People have really had only two ways to create a new brand in the past: come up with it on their own and hire a consultant. An estimated 6 million businesses in the U.S. need to create brands for their business, products, and services each year. Until Trademarkia, the option of creating a business name from abandoned names did not exist anywhere on the web because there was no way to find such names.
Startup entrepreneur and intellectual property attorney Raj Abhyanker considered these things when creating Trademarkia. "Trademarkia is essentially creating a market in which abandoned business names can be recycled similar to the now $1 billion+ expired domain industry." Trademarkia exposes the millions of historical business names, slogans, and logos since the year 1870 that have now gone abandoned and makes them available for re-registration.
Trademarkia provides detailed visibility into expired and abandoned business names, slogans, and logos. It proactively alerts users about upcoming issues and counterfeit marks, and it offers personalized suggestions for interesting brands. The service is accessible via the web or cell phone. The service is safe and secure; Trademarkia is updated every day with fresh data, and it offers secondary checking services to users.
SirsiDynix Announces General Availability of Enterprise 3.0
SirsiDynix (www.sirsidynix.com) announced the general availability of SirsiDynix Enterprise 3.0, a hosted discovery solution. Enterprise 3.0 offers users a single search well to discover all resources the library makes available. Those resources might include one or more library catalogs, digital collections, selected websites, and federated resources.
Because Enterprise is a hosted solution, it will scale to accommodate any amount of searchable content. At the same time, the administrative user interface is designed to adapt the product to the needs of both independent small libraries and consortia. Enterprise can have a footprint as small as a search box widget, or it can serve as a full library web presence and content management system.
Enterprise 3.0 offers superior local control in a hosted discovery tool. The Enterprise administrative user interface gives libraries the ability to define profiles for specific local patron groups. Library administrators have the ability to configure all of the following according to local needs:
- Search Scope: Users searching through a locally defined profile may search everything the library offers or a subset of particular interest. Enterprise lets libraries define custom search limits for use within specific profiles. These limits allow patrons to focus searches on records or documents that match an enormous range of possible attributes including content source, location, language, reading level, and format.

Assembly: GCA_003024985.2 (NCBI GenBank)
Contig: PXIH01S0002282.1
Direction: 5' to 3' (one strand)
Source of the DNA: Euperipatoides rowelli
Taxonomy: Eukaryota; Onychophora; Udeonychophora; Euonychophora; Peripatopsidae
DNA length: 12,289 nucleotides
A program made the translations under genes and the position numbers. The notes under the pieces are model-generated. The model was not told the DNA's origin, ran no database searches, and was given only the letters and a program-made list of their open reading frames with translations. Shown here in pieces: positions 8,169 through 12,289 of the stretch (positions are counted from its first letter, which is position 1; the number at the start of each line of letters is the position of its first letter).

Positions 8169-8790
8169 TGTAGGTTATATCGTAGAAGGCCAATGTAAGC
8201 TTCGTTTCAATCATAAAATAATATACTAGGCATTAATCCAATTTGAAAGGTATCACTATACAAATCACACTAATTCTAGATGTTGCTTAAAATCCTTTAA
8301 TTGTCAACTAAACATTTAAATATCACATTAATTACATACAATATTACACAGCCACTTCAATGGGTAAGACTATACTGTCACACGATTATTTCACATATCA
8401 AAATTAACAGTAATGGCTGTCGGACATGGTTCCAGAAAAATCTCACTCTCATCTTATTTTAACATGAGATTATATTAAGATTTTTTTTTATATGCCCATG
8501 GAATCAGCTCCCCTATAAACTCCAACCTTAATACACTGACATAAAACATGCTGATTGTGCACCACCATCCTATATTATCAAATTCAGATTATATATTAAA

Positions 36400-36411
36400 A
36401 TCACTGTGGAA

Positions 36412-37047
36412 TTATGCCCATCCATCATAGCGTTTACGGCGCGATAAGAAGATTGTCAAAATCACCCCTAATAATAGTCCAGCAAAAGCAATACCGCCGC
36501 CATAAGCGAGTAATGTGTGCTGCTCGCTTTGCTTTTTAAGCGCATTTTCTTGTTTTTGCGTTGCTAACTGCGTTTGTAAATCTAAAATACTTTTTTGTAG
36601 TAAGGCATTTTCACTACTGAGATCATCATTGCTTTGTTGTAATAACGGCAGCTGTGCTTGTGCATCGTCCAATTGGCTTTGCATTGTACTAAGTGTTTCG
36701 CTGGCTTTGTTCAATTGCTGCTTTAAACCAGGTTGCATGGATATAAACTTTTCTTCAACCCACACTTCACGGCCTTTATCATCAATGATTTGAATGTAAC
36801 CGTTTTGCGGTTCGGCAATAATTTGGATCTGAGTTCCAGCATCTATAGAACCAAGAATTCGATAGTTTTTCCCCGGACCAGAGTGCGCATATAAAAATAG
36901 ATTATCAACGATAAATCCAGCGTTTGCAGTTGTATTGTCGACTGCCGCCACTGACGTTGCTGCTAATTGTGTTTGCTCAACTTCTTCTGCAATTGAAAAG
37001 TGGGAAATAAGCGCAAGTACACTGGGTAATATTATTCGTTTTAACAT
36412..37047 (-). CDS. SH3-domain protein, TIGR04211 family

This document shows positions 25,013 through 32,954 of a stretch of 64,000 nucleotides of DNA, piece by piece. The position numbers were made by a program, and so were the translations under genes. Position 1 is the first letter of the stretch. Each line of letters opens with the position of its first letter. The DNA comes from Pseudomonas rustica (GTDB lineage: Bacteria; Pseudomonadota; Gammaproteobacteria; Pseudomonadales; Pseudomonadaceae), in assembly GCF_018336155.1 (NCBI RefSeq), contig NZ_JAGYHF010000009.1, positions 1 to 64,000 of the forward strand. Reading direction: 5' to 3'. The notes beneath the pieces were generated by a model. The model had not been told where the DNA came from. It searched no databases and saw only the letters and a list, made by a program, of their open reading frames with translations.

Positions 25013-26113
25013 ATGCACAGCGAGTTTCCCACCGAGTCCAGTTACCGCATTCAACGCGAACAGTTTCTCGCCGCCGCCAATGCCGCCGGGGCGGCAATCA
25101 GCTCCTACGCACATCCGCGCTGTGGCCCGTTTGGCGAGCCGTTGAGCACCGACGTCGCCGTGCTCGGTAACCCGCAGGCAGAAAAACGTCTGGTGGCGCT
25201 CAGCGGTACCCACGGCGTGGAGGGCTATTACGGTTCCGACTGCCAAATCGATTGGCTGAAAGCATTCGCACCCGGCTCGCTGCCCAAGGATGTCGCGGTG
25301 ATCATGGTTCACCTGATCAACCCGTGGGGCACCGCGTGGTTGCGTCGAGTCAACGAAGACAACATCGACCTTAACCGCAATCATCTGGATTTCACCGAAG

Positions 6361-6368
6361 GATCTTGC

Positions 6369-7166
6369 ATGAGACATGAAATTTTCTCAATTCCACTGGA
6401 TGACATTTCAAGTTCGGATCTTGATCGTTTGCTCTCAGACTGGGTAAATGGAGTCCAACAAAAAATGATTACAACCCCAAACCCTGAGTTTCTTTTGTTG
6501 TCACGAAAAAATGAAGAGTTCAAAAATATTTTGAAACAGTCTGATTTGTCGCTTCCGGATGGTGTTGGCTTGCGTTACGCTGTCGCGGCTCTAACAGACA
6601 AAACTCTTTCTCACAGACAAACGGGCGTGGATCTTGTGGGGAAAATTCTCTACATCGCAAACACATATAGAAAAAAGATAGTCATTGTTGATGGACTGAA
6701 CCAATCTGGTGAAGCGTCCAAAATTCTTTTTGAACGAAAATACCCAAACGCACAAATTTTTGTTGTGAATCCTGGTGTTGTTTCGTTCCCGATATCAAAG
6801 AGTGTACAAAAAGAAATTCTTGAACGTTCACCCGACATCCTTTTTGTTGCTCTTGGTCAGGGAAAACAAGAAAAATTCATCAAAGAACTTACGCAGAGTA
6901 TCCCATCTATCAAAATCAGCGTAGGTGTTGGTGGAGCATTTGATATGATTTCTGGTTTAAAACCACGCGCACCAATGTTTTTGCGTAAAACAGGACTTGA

- Look and Feel: Libraries can upload their own headers, footers, and navigation panels. They can also upload their own cascading style sheets to control fonts, colors, backgrounds, and layout.
- Authentication: Libraries can decide whether or not authentication is required for a given profile and whether to use LDAP or the ILS user repository.
- Available Content: In consortia, not all members have the same content subscriptions. Profiles allow configuration for individual members.
- Reporting: With built-in Google Analytics, libraries will have unprecedented visibility into the usage trends of their Enterprise 3.0 discovery tool.
- Search Displays: Libraries can select which fields appear in search results and detail displays as well as the arrangement and behavior of those fields.
- Content Management: Libraries that use the content management features will enjoy the ability to select which content is available to specific profiles and can use both a WYSIWYG interface for editing and creating content or a built-in HTML editor.
In addition, Enterprise has essential elements that have become standard for a modern library discovery tool including real-time availability information, integration with industrywide social network (through ChiliFresh.com), seamless placement of holds, enriched content integration, "did you mean" search suggestions, and RSS/ATOM feeds.
Wall Street Journal to Charge for Mobile Service
Beginning Oct. 24, the WSJ Mobile Reader application, currently available on BlackBerry smartphones and Apple iPhone and iPod touch devices, will require a separate mobile subscription for full access to Wall Street Journal subscription content. The application itself will remain free to download and contain both free and subscription content, emulating the experience found on WSJ.com. As a special promotion, both current WSJ Mobile Reader users and new users who register prior to Oct. 24 will receive a 90-day extension before a mobile subscription is required.
In addition to the new subscription offering, several new features will be added to the WSJ Mobile Reader, including advanced save and share functions, enhanced market data, stock tracking, and personalization capabilities.
Users may subscribe for full access directly from their mobile device. A mobile-only subscription will cost $2 a week, while a mobile subscription combined with either a print Wall Street Journal or WSJ.com subscription will be $1a week. Subscribers of both the print and online editions of The Wall Street Journal will receive free access to all subscription content on the WSJ Mobile Reader.
In conjunction with the launch of the WSJ Mobile Reader subscription offering, the WSJ.com mobile-optimized website (http://m.wsj.com) will also require a WSJ.com subscription for full access to subscription content.
Source: Dow Jones & Co.